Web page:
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Curious Dr. George | Plumbing the Core and Nibbling at the Margins of Cancer

How Can Detection of Tumor DNA in the Blood Aid Advanced Cancer Treatment?

Curious Dr. George
Cancer Commons Contributing Editor George Lundberg, MD, is the face and curator of this invitation-only column.

Paul Billings, MD, PhD
Chief Medical Officer at Natera

Alexey Aleshin, MD, MBA
VP Medical Affairs, Oncology, at Natera

 

As a tumor grows, it may shed fragments of its DNA into the patient’s bloodstream. After treatment, if part of the tumor remains or it begins to grow again, more of this circulating tumor DNA (ctDNA) may enter the blood. That raises the possibility that detecting ctDNA could help clinicians monitor molecular or minimal residual disease—cancer that remains after treatment and cannot be detected by traditional imaging methods.

Here, our Curious Dr. George talks ctDNA with two leaders at Natera, a company that develops ctDNA tests: Chief Medical Officer Paul Billings, MD, PhD, and VP Medical Affairs, Oncology, Alexey Aleshin, MD, MBA.

Curious Dr. George: When initially diagnosed, potentially lethal cancers found at advanced stages can pose quandaries for treatment and management. Many advanced technologies are now being applied to address these challenges. How might the detection of ctDNA be used to assess molecular residual disease and assist in cancer monitoring and management?

Drs. Billings and Aleshin: Treating advanced-stage cancer is challenging. While treatments are available, they have toxicities and can impact patients’ quality of life. Moreover, as tumors evolve over time, they may become treatment resistant. Determining treatment resistance early can have significant clinical implications.

With the advent of next-generation sequencing, it is now possible to sequence the tumor tissue and identify a set of mutations that are specific to the patient’s tumor. These mutations, which are linked to early tumor development and are not related to specific response to treatment, can be tracked later by analyzing free-floating fragments of tumor DNA—circulating tumor DNA (ctDNA)—in the patient’s blood, without the need for any additional biopsy.

Moreover, the short half-life of ctDNA provides a real-time snapshot of subtle changes in the tumor burden, and is far more effective than a radiological scan that relies on detecting a visible lesion. Such a personalized and tumor-informed approach has emerged as a sensitive, non-invasive, and cost-effective tool for identifying tumor molecules (molecular residual disease) down to a single molecule in a tube of blood.

Immunotherapy has fundamentally changed how cancer is managed. However, only a fraction of patients respond to immunotherapy, while all patients are at risk of developing side effects from this treatment. An example of how ctDNA could address this issue is a hypothetical patient who was treated with pembrolizumab (Keytruda) for her non-small cell lung cancer. Initial imaging showed a mixed result that was difficult to interpret. However, ctDNA showed a markedly elevated ctDNA level suggestive of progression. This allowed the oncologist to reconcile ambiguous findings on imaging and alter the patient’s clinical course by switching to an alternative therapy.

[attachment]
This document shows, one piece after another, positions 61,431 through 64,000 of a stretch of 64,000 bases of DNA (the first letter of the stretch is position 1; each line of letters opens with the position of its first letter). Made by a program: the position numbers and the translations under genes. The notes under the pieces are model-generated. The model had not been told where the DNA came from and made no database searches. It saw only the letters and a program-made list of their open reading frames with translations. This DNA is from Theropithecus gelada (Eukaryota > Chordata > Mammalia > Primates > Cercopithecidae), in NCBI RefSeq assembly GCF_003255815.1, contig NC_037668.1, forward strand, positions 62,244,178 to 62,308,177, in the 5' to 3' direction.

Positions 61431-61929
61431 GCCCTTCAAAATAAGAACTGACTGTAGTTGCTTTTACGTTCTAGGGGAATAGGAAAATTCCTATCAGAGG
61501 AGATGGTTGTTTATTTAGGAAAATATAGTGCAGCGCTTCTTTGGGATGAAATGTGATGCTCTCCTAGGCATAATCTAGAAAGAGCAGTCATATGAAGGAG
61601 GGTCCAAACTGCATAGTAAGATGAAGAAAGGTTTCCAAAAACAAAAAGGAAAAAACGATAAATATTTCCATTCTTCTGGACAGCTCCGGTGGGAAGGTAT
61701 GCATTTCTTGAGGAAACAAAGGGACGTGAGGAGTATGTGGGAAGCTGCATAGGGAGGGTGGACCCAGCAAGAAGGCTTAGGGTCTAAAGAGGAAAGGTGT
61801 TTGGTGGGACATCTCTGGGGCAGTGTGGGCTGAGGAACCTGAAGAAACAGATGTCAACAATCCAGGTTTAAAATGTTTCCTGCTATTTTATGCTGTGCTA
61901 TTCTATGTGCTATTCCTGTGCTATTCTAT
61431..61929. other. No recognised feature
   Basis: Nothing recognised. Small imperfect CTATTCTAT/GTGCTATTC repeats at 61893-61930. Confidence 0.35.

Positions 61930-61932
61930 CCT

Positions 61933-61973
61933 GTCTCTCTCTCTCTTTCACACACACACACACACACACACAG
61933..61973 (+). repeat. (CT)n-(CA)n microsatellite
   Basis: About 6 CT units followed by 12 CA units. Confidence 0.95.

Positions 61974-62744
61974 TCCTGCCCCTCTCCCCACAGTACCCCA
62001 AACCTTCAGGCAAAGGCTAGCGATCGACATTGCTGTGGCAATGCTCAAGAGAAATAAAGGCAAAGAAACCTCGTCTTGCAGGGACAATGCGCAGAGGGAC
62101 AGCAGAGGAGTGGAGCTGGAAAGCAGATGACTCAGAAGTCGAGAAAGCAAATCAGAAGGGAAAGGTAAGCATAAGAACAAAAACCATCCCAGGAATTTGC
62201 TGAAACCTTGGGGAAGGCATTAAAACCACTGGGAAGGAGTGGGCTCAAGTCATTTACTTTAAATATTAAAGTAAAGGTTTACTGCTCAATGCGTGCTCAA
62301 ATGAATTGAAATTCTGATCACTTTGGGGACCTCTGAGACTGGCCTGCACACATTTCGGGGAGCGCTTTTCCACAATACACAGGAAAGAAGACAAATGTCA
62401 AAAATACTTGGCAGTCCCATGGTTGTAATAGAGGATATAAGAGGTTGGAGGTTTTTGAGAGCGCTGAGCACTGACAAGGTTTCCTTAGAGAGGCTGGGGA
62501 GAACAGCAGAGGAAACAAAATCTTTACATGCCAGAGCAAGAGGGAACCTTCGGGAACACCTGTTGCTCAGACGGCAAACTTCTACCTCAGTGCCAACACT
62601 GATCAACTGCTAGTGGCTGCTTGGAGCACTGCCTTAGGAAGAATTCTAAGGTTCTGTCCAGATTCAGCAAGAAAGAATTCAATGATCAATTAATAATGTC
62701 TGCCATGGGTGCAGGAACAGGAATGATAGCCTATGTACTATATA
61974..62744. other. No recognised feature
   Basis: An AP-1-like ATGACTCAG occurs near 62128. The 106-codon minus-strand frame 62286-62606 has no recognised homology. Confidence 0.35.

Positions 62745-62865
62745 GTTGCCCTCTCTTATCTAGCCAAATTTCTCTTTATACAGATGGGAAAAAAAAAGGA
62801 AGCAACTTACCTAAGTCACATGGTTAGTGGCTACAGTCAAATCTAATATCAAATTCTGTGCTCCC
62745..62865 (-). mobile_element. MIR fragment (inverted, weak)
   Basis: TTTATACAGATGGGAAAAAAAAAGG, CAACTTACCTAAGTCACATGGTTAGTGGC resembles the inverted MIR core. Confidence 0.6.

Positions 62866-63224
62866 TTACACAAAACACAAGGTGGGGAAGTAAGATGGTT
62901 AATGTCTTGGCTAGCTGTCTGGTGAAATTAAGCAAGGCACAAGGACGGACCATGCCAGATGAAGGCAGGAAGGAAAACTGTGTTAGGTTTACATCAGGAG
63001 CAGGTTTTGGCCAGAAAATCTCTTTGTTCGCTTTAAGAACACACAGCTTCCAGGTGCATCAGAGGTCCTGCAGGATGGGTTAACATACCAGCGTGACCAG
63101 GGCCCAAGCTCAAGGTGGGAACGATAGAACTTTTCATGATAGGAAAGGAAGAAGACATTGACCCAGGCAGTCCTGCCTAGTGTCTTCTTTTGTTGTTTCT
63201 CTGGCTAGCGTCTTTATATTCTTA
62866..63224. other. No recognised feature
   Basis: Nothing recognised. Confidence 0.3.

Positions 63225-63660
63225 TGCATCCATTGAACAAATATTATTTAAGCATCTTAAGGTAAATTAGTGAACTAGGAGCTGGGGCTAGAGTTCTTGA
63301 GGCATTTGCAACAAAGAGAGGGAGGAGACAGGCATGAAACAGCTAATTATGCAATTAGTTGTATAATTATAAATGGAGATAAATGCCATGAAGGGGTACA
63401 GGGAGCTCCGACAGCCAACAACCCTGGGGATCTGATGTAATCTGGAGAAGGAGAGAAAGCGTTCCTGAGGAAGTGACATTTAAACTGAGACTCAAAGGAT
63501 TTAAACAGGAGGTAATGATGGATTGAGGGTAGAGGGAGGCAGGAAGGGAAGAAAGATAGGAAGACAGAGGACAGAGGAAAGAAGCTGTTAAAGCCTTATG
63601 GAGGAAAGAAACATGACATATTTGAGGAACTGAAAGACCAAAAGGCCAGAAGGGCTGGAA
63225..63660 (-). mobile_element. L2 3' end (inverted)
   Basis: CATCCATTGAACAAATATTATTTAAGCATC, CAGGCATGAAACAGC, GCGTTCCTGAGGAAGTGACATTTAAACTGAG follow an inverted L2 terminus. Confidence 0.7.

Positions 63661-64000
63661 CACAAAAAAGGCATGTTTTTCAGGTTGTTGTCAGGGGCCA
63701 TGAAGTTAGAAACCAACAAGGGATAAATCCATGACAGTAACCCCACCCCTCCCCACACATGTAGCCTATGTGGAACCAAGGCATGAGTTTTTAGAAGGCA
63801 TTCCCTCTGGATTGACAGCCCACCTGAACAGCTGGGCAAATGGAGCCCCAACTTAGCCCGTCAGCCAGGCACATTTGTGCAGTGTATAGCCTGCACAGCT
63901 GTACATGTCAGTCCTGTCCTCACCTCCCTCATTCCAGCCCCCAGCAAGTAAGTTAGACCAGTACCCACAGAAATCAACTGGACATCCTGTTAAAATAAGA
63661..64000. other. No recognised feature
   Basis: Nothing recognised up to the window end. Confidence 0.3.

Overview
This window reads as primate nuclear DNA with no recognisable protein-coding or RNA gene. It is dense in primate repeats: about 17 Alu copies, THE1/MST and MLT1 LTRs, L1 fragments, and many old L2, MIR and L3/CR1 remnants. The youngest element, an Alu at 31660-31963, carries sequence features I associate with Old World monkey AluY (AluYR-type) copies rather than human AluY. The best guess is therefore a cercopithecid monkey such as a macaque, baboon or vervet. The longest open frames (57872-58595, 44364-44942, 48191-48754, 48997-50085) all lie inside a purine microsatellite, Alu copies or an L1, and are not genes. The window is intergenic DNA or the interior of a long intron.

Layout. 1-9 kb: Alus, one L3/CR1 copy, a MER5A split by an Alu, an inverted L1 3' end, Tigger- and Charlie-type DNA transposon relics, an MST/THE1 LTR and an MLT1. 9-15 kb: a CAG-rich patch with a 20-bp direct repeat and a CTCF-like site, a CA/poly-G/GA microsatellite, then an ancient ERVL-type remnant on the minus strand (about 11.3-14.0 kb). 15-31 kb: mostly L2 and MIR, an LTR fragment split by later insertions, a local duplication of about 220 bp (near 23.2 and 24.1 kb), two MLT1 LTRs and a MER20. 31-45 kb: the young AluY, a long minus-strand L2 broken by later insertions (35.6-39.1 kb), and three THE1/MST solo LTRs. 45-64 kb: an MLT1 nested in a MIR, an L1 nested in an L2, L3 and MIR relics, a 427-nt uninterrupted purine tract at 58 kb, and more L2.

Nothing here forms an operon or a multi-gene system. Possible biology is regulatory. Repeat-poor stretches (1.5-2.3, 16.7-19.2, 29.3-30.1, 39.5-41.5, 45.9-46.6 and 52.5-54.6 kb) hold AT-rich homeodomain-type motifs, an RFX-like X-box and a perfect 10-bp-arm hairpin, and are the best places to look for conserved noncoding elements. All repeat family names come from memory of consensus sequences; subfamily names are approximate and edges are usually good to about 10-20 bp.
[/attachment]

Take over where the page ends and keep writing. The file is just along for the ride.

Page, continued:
Our recently published study, in Nature Cancer, highlights the advantage of monitoring ctDNA dynamics in a cohort of patients with 25 different types of histologies. The study showed significantly better outcomes for patients who cleared their ctDNA posttreatment, indicating exceptional response. The study also illustrated molecular progression as early as 6 weeks in a percentage of patients who received, on average, two cycles (six weeks) of additional treatment, which could have been avoided. This shows a clear utility of ctDNA that could have enabled an earlier switch to alternative treatment with a higher degree of efficacy and a lower financial burden.

More recently, the U.S. Food and Drug Administration (FDA) approved pembrolizumab as a first-line treatment for patients with unresectable or metastatic mismatch repair deficient/microsatellite instability status (dMMR/MSI-H) colorectal cancer (CRC), which constitutes 15 percent of metastatic CRC (mCRC) patients. The remaining have a microsatellite-stable status. Both of these subtypes have shown poor expression of CEA, which is a commonly used protein biomarker. Many studies have alluded to its poor sensitivity, specificity, and unreliability in predicting treatment response or risk of relapse. We recently presented a few case examples at the Society for Immunotherapy of Cancer (SITC) conference that highlight a physician’s experience in treating patients with mCRC and the value of ctDNA over conventional methodologies.

In summary, there is strong scientific evidence showing that the incorporation of ctDNA analysis into routine clinical practice can help physicians make better-informed decisions for patients battling an aggressive disease.

Drs. Billings and Aleshin can be reached at pbillings@natera.com.

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Copyright: This is an open-access article distributed under the terms of the Creative Commons Attribution License, which permits unrestricted use, distribution, and reproduction in any medium, provided the original author and source are credited.

Curious Dr. George | Plumbing the Core and Nibbling at the Margins of Cancer

Just Diagnosed with Advanced Lung Cancer: What Now?

Curious Dr. George
Cancer Commons Contributing Editor George Lundberg, MD, is the face and curator of this invitation-only column.